New poll: keep the 50p rate but cut VAT

The public want the 50p tax rate to be made permanent, according to a New Statesman/ICD poll.

Barely a week goes by without George Osborne hinting that he will abolish the 50p tax rate in the near future. On Saturday he told the Today programme: "I don't see that as a lasting tax rate for Britain because it's very uncompetitive internationally, and people frankly can move."

However, an exclusive poll by ICD for the New Statesman shows that the public take a different view. Asked if the 50p rate should be made permanent, 34 per cent said yes and 30 per cent said no (see graph). But asked if the starting threshold for the top rate should be reduced from £150,000 to £100,000, something that Ed Balls has suggested remains a possibility, 44 per cent said no and 37 per cent said yes.

A

However, the poll found overwhelming support for Balls's proposal of a temporary cut in VAT. Asked if the government should adopt this policy, 68 per cent said yes and 20 per cent said no (see graph). There is also widespread support for a permanent cut in VAT, with 65 per cent in favour and 18 per cent opposed.

A

Osborne has persistently described the 50p rate as "temporary" and the VAT increase as "permanent". But the public, it seems, takes the reverse view.

This exclusive poll for the New Statesman was carried out by ICD Research, powered by ID Factor, from 6-7 August 2011 and is based on a sample of 1,000 responses

George Eaton is political editor of the New Statesman.

Getty
Show Hide image

How Theresa May laid a trap for herself on the immigration target

When Home Secretary, she insisted on keeping foreign students in the figures – causing a headache for herself today.

When Home Secretary, Theresa May insisted that foreign students should continue to be counted in the overall immigration figures. Some cabinet colleagues, including then Business Secretary Vince Cable and Chancellor George Osborne wanted to reverse this. It was economically illiterate. Current ministers, like the Foreign Secretary Boris Johnson, Chancellor Philip Hammond and Home Secretary Amber Rudd, also want foreign students exempted from the total.

David Cameron’s government aimed to cut immigration figures – including overseas students in that aim meant trying to limit one of the UK’s crucial financial resources. They are worth £25bn to the UK economy, and their fees make up 14 per cent of total university income. And the impact is not just financial – welcoming foreign students is diplomatically and culturally key to Britain’s reputation and its relationship with the rest of the world too. Even more important now Brexit is on its way.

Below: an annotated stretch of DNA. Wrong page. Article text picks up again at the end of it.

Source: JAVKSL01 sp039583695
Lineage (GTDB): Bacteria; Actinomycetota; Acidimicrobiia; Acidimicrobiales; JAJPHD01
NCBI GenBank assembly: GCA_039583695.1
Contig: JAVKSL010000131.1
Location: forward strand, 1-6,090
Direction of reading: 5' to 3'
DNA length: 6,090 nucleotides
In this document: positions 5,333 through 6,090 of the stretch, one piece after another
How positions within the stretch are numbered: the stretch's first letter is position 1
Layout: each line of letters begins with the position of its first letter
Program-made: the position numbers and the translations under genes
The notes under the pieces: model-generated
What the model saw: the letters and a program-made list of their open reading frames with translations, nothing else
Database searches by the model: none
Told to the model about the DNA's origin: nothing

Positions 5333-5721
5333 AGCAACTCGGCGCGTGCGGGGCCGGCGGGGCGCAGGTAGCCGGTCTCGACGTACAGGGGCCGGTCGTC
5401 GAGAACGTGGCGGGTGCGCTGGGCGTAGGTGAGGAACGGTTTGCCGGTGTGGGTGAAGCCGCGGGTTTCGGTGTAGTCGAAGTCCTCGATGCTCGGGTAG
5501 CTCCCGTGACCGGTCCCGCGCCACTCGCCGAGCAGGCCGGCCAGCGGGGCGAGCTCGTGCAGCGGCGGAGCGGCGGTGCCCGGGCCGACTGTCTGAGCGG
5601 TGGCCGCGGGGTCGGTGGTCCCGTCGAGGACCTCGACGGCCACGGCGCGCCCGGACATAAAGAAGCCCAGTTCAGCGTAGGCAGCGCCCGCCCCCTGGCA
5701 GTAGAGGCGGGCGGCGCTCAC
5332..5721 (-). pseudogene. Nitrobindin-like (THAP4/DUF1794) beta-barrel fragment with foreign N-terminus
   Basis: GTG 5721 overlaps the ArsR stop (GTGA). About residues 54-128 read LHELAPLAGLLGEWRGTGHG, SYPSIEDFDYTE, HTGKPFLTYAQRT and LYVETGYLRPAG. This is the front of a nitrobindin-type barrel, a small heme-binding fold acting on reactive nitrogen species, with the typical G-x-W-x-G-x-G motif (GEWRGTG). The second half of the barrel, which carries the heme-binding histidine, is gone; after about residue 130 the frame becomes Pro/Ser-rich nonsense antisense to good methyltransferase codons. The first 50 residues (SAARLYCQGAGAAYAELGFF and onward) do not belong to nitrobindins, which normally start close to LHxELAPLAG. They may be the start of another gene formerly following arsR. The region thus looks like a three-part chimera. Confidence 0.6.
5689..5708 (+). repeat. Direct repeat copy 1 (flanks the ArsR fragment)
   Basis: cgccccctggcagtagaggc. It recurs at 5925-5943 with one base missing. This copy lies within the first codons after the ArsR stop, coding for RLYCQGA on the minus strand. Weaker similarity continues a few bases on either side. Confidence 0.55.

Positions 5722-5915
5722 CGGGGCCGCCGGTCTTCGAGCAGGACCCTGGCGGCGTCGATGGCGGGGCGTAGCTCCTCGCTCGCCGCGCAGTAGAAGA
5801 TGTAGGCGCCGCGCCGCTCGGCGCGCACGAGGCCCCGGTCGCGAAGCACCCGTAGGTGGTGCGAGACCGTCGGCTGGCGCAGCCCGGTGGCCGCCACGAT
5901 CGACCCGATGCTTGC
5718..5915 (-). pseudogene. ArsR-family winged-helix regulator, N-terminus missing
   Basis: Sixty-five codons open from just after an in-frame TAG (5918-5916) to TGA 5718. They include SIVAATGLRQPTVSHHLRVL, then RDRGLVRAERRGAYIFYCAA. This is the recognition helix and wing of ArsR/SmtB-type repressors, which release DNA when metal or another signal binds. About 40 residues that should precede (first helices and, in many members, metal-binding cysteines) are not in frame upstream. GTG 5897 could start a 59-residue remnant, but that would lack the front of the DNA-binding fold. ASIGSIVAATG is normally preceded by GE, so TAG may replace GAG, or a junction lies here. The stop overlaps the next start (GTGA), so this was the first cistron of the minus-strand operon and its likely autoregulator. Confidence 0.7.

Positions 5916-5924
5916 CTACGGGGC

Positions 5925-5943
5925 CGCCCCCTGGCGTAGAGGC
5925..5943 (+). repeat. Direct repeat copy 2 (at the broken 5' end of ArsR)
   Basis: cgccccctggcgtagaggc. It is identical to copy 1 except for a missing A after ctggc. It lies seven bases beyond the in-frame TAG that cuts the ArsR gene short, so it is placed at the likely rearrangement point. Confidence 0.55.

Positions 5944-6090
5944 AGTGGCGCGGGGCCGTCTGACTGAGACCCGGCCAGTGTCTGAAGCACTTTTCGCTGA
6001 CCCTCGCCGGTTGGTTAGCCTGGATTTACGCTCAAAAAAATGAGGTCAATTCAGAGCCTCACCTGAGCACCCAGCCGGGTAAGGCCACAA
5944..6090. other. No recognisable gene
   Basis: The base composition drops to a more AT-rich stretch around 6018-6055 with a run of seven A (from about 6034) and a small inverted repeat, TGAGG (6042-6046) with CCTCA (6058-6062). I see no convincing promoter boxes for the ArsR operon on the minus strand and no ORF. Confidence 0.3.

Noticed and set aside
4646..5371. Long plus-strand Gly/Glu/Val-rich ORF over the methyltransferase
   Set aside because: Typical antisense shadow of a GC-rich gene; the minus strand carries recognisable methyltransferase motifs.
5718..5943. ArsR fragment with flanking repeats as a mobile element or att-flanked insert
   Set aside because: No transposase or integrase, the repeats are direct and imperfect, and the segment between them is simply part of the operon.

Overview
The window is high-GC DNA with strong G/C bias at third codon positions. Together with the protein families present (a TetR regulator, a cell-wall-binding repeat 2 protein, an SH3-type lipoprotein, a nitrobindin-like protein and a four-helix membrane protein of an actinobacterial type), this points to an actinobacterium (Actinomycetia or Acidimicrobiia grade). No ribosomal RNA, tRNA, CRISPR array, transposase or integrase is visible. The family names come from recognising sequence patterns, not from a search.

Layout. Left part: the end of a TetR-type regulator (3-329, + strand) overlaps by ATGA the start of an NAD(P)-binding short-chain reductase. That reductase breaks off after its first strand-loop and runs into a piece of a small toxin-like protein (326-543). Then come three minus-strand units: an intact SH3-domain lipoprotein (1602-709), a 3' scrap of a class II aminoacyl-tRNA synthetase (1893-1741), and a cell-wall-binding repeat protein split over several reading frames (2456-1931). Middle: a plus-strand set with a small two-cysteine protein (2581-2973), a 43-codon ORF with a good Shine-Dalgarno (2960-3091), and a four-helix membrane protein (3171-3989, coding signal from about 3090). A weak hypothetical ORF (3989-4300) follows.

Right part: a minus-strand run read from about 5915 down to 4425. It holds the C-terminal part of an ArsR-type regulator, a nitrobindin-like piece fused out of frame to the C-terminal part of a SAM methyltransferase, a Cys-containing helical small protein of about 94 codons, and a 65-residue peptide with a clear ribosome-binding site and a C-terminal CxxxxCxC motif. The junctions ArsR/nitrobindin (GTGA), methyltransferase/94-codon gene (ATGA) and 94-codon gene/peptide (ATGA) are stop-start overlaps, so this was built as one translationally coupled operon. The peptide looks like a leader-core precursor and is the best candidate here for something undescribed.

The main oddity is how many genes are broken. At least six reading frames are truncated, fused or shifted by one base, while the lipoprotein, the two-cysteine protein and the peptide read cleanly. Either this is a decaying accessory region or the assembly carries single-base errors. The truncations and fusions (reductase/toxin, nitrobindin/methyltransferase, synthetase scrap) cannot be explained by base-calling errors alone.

But they stayed in the figures – a situation that, along with counterproductive visa restrictions also introduced by May’s old department, put a lot of foreign students off studying here. For example, there has been a 44 per cent decrease in the number of Indian students coming to Britain to study in the last five years.

Now May’s stubbornness on the migration figures appears to have caught up with her. The Times has revealed that the Prime Minister is ready to “soften her longstanding opposition to taking foreign students out of immigration totals”. It reports that she will offer to change the way the numbers are calculated.

Why the u-turn? No 10 says the concession is to ensure the Higher and Research Bill, key university legislation, can pass due to a Lords amendment urging the government not to count students as “long-term migrants” for “public policy purposes”.

But it will also be a factor in May’s manifesto pledge (and continuation of Cameron’s promise) to cut immigration to the “tens of thousands”. Until today, ministers had been unclear about whether this would be in the manifesto.

Now her u-turn on student figures is being seized upon by opposition parties as “massaging” the migration figures to meet her target. An accusation for which May only has herself, and her steadfast politicising of immigration, to blame.

Anoosh Chakelian is senior writer at the New Statesman.

0800 7318496